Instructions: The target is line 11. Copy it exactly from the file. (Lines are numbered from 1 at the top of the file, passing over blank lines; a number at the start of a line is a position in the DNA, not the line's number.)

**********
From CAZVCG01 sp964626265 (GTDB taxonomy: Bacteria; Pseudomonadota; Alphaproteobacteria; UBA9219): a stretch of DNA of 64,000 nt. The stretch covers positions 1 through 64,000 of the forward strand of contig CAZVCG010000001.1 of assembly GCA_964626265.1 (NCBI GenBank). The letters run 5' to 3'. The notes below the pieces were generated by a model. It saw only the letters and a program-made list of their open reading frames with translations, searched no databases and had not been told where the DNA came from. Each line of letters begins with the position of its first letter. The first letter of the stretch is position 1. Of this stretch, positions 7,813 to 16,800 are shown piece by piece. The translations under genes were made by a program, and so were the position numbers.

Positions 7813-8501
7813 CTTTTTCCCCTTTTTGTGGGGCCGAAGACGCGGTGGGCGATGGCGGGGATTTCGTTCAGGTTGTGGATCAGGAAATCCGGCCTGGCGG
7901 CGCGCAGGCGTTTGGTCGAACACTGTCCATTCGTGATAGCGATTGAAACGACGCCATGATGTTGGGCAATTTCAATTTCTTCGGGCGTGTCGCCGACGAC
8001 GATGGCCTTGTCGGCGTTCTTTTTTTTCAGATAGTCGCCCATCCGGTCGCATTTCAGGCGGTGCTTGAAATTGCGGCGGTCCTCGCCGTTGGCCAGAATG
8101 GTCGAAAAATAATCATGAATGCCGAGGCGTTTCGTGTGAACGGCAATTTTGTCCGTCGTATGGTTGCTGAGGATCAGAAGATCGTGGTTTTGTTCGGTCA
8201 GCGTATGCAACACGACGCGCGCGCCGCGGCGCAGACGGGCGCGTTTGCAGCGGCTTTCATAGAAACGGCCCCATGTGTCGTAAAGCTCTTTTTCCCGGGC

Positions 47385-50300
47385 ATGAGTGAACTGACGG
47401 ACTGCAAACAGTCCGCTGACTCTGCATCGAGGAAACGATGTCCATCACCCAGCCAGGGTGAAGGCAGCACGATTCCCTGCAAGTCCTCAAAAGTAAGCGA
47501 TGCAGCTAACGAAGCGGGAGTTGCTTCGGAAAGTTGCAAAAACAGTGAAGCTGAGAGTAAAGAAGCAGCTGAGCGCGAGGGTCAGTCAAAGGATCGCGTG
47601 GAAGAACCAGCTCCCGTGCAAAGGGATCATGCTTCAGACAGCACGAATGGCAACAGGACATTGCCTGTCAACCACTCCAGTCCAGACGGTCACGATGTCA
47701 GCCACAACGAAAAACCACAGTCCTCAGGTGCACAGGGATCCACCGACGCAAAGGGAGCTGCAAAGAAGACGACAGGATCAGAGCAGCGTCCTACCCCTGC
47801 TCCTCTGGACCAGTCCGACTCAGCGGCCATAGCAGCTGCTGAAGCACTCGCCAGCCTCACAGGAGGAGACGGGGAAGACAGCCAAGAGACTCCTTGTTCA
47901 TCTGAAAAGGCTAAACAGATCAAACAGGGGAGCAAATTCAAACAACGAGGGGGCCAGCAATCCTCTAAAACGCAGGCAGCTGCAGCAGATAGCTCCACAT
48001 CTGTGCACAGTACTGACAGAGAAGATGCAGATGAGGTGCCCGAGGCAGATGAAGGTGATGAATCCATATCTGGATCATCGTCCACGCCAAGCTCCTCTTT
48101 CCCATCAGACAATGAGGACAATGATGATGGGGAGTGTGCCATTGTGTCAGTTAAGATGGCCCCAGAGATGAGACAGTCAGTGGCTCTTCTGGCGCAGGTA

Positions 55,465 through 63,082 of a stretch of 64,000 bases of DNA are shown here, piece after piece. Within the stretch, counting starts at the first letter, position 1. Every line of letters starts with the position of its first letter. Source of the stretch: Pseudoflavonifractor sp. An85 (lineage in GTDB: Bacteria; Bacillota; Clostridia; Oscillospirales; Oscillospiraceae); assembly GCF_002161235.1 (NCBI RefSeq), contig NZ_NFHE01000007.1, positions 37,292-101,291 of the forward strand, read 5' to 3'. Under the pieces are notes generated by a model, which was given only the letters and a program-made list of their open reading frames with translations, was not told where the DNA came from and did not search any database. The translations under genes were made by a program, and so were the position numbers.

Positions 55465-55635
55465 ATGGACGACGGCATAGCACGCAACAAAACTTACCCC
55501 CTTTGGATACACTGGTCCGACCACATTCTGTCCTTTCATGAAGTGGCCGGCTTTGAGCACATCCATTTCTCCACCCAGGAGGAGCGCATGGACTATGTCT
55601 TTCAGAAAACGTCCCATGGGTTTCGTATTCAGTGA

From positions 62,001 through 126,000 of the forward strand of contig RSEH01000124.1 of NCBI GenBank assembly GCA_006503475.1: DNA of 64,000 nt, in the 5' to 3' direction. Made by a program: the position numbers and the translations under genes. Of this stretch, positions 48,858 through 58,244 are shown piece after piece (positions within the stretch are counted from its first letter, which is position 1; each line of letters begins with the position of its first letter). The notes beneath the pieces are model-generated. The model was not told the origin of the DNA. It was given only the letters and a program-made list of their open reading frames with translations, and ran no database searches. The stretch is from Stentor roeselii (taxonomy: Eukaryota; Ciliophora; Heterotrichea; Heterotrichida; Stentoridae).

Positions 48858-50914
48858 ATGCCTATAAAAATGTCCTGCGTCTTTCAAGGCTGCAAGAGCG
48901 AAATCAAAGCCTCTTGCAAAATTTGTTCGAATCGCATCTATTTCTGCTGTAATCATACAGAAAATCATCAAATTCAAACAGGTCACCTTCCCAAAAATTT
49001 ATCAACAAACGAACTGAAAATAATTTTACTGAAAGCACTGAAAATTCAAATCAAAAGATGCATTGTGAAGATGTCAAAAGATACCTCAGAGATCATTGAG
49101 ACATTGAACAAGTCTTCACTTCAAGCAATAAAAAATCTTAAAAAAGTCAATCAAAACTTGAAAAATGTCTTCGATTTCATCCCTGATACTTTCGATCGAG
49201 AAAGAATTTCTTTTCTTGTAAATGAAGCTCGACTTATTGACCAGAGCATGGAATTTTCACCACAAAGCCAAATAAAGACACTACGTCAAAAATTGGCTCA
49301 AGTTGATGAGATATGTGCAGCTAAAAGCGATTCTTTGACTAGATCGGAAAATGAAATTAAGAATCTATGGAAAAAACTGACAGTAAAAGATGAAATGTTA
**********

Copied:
47501 TGCAGCTAACGAAGCGGGAGTTGCTTCGGAAAGTTGCAAAAACAGTGAAGCTGAGAGTAAAGAAGCAGCTGAGCGCGAGGGTCAGTCAAAGGATCGCGTG